Business model

Selecting a business model: moving down the pyramid

Robert Ness Statistical machine learning in systems biology

February 21st, 2014

For web app and mobile app based businesses, the default mode of thinking in today's tech startup culture is to build an inexpensive app or similar that could immediately scale to a very broad set of people.  

An example is the freemium model of a web app, or a cheap or free mobile app with a pro-upgrade.  The idea is to get as many users as possible first, then later "move up the pyramid" to customers who will pay or pay more.

I am curious about the community's opinion with the opposite of this approach -- rather than targeting millions who will pay nothing or next-to-nothing, target 100s or 1000s of users who will pay 100s of dollars on a recurring basis.  How do you identify this class of customer, and how do you create enough value to justify the price? -- these questions impose constraints on the design of the business.  After you are earning revenue from these clients, you move "down the pyramid", to target incrementally broader pools of customers with less expensive and likely more scalable products.  

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Michael Barnathan

February 21st, 2014

D'oh, I misread that as "100s of thousands a month". Ok, so you're still consumer-facing. The conventional wisdom is that it's easier to monetize your platform once you have an audience than to do the reverse. I feel like that creed became popular with the rise of social networks, where the value of your network is proportional to the number of friends who are already on it.

While the model you're proposing is theoretically workable, users today are used to "free, fast, and high quality", and rely on word of mouth to discover new services. Requiring payment up front might deter that initial population from growing, unless you proactively go out and source it. I have no a priori advice about finding the segment of customers who will pay (not knowing what you're building), save to get feedback on the ones who do and attempt to identify users with similar characteristics.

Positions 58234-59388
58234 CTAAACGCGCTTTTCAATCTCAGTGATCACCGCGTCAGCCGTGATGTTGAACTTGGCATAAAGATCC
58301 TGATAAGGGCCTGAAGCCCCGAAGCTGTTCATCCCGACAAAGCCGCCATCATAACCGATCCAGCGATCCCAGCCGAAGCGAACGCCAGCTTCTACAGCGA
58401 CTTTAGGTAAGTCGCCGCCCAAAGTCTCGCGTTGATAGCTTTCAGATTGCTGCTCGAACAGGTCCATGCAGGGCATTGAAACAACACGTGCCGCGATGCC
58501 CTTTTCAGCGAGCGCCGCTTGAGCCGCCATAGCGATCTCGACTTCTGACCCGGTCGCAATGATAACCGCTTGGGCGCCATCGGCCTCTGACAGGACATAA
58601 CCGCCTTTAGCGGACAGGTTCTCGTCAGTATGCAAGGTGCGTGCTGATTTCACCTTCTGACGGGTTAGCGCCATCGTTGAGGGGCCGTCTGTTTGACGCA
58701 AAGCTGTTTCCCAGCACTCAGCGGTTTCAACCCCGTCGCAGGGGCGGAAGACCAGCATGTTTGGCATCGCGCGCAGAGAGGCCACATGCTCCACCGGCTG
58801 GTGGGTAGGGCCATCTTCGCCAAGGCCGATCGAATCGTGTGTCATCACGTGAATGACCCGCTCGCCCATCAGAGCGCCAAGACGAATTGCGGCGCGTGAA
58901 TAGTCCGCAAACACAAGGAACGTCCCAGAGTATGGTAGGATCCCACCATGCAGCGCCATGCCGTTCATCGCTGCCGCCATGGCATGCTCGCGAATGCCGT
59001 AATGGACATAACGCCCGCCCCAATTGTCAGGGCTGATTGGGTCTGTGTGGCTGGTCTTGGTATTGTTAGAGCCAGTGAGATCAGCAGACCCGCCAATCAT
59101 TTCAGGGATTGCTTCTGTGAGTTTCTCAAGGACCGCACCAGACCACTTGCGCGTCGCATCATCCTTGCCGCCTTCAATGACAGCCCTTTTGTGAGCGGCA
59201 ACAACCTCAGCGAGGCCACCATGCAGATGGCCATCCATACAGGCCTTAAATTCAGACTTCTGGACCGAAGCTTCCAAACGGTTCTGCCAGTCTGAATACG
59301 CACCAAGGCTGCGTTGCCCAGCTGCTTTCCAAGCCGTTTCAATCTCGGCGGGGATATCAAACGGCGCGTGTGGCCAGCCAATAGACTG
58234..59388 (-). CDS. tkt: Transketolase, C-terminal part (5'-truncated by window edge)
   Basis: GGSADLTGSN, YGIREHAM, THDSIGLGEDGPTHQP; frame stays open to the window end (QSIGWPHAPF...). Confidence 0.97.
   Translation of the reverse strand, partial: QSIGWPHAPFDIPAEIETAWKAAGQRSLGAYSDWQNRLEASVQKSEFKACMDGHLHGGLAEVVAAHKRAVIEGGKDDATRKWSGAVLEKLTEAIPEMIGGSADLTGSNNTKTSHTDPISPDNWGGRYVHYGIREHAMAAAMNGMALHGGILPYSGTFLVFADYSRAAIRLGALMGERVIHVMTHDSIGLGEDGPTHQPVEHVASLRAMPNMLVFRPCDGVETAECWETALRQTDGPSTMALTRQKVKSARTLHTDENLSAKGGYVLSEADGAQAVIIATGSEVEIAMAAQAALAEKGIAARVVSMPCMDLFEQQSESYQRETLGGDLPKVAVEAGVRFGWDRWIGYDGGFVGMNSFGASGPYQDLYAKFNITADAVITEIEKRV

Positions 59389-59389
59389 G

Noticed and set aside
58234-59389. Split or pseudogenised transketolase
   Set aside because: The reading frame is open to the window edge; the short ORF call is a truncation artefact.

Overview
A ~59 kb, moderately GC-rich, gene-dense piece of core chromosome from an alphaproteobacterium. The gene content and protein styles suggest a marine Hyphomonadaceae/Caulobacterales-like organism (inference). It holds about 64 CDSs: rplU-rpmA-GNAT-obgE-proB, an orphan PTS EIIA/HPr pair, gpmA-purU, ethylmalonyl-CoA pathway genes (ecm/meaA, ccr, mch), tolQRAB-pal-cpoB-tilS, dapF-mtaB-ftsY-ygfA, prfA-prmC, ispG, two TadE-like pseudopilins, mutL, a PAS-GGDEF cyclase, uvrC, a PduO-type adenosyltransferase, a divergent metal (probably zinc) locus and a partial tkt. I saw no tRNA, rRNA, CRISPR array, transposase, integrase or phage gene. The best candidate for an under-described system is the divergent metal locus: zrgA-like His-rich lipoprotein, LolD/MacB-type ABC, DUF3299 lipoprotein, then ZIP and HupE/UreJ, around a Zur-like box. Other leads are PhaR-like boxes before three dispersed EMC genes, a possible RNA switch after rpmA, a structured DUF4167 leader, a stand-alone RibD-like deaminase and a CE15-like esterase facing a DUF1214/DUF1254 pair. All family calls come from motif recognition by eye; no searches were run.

Trevor Collins Crowdfunding Entrepreneur & Co-Founder of 100 Danish

February 23rd, 2014

Hi Robert, I actually think the model you're touching on can be just as or more powerful. 

I went to an MIT event that Paul Graham spoke at the other day and he believes the same. He said it's best to really resonate with a tight niche and provide them with a ton of value. In that mode, go ahead and charge premium pricing if the perceived value is high. Plus you're going to be dealing with customers who are lower maintenance. You can call that depth. 

From that point, he said it is easier then to expand for breadth. Why? Because niches or sub-markets border other niches or sub-markets. The people in the first niche start to bleed over and influence the next.

All that being said, this approach can be more upfront in-person work to reach those first customers. Like when Airbnb went through Y Combinator. They went from property to property, in-person, selling owners on why renting their home was awesome. And they even helped take pictures to set up beautiful profiles.